look at it this way if u own a crf450 u are told to change the oil BEFORE it discoulorates???? so doesnt really matter if u run 100 dollar oil or 5 ollar oil just change it alot. regular maitenance is the key here


AGREED, steed2!

  • roadrunner81

Posted January 18, 2007 - 03:25 PM

#19

I have a hard time dealing with the amount of people that run automotive oil in there bikes, especially bikes that share engine and tranny oil such as my BRP. New energy saving oils are really designed to decrease emissions, they removed the heavy metals in the oil that would heal a flat tappet cam which is ok considering most cars by 1992 came with roller lifters. This happened as a result of GM and Ford motor co asking oil companys to do so. Automotive race oils and motor cycle oils still have these critical ingredients to allow your cams and roller bearings to last.

Personally I run AMS oil motorcycle or golden spectro full syn., when I tore my motor down to hop it up I swear I could have sold my old piston to you as a new one.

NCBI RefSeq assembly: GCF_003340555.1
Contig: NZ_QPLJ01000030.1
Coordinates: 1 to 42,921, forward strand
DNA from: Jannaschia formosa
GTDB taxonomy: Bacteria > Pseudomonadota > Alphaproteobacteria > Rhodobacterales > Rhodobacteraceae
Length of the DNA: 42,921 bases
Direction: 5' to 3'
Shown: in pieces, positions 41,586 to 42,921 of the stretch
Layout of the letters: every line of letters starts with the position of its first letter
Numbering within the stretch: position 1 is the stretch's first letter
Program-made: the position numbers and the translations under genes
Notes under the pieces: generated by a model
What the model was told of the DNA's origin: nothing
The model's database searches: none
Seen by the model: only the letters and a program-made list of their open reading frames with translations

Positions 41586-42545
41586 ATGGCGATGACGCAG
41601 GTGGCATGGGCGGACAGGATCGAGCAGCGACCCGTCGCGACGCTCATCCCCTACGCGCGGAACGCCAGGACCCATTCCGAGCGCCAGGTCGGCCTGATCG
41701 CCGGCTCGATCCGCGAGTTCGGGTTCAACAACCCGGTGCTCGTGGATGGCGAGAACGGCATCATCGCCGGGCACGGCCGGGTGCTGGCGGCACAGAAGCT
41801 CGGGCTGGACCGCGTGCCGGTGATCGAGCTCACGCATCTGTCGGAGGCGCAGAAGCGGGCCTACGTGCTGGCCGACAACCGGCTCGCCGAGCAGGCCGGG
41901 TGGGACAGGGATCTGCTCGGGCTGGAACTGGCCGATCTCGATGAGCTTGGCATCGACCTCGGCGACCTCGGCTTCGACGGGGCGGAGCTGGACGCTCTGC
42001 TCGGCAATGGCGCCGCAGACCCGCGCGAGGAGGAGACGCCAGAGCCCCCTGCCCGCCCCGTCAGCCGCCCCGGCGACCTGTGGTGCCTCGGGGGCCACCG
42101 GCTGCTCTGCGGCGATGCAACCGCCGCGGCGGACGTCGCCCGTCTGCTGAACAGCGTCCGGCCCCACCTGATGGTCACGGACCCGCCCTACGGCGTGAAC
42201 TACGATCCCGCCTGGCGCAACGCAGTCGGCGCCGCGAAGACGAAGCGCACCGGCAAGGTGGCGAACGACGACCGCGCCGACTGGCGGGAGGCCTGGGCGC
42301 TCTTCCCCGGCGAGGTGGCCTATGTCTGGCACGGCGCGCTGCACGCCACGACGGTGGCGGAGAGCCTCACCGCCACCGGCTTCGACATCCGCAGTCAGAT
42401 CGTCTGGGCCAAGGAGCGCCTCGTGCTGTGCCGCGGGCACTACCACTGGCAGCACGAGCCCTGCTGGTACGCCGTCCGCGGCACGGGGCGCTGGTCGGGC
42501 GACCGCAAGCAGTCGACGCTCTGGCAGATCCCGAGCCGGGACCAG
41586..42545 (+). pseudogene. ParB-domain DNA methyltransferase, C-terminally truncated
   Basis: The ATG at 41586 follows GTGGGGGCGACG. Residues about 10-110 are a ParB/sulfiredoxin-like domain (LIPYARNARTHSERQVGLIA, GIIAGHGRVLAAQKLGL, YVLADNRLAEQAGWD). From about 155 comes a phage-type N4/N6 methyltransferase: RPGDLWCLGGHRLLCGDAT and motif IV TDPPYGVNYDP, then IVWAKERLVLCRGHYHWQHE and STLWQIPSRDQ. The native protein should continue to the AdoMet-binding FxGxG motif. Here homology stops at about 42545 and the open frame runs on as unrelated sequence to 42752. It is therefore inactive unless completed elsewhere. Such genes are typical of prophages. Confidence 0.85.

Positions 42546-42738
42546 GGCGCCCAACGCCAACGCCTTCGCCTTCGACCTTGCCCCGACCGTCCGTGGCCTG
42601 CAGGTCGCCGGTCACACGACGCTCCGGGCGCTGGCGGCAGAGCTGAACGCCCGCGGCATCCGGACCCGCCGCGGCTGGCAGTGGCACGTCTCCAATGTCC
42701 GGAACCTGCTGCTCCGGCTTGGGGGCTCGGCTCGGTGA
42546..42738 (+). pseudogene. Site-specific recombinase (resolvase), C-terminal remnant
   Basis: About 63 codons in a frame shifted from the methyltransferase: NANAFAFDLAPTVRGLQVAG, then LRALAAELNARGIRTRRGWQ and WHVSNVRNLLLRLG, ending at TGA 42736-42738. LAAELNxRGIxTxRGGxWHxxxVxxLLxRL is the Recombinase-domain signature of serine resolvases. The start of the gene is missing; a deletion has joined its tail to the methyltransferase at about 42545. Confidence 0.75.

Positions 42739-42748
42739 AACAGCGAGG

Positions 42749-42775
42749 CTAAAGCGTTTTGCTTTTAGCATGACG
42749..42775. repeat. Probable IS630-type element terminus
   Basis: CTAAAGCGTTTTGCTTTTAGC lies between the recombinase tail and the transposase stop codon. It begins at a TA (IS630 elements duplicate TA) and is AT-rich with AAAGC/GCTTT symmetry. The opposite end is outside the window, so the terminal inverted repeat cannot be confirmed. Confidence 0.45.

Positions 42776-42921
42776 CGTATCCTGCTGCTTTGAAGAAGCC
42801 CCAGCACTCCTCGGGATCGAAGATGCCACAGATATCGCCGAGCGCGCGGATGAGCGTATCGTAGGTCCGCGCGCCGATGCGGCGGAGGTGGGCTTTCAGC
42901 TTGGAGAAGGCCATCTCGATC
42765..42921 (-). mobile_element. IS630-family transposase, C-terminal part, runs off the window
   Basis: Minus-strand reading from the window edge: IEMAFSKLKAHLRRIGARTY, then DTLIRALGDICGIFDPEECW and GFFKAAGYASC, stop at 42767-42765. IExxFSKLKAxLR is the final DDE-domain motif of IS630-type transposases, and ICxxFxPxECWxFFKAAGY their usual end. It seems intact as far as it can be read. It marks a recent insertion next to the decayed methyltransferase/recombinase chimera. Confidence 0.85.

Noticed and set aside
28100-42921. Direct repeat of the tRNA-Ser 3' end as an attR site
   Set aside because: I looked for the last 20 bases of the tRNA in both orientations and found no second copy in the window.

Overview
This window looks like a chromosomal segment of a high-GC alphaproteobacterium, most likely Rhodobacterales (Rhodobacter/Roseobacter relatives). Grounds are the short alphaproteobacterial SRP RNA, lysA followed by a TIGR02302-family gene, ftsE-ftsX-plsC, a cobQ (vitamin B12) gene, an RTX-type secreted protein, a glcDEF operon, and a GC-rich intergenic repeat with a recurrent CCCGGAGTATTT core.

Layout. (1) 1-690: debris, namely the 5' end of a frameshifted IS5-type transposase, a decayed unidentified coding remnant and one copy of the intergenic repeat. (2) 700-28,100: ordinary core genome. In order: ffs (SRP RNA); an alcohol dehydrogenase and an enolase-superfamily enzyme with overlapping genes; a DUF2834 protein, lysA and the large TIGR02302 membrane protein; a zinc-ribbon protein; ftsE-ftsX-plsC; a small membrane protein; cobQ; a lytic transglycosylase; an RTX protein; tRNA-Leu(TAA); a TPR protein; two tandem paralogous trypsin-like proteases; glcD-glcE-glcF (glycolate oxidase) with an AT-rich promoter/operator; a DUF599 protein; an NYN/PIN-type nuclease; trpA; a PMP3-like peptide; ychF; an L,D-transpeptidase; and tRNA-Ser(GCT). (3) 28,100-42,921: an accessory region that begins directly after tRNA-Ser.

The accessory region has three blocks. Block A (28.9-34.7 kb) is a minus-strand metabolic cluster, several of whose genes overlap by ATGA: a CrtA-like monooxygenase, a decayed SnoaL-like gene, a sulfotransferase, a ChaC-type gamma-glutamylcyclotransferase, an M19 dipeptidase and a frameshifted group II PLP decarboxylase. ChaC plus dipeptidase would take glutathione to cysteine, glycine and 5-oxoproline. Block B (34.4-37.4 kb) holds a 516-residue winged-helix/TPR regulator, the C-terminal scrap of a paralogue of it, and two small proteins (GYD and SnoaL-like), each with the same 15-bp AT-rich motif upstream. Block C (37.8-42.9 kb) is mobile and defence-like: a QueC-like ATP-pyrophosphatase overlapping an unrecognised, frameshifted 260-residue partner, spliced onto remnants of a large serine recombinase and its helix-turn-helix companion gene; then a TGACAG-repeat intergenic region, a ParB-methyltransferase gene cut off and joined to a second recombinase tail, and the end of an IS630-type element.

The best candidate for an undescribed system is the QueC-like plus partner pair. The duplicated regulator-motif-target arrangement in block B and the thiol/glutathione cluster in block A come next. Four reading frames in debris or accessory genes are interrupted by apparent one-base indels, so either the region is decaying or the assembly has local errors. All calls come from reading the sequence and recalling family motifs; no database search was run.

• steed2

Posted January 19, 2007 - 05:37 AM

#20

its got nothing to do with "the oil putting metal back on the camshaft or rocker????. that is completely wrong .Energy saving basically means the oil is made with a bit of molybedulum. Basically this stuff sticks to engine parts and when cold the film left on the engine parts is thicker during cold start ups. To give u and idea what this stuff is ....80w90 gear oil is full of it...thats what smell and why it sticks so well. Problem is gues what molybedulum does to paper clutch packs??? That right it impregnates them and they smoke. So on a crf450r you can run what ever oil u want in your ENGINE ...but on the steed i wouldnt recommend it {although i know guys that do and it seems to be working fine probably due to the low amount of moly it the oil} HP4 ...it was designed for the bike thats what i would be using ...think about for the amount u spend on you expensive oil u could change the hp4 4 times more and still be the same price???? i bet thats better for the engine than overrated oil.....my 2 cents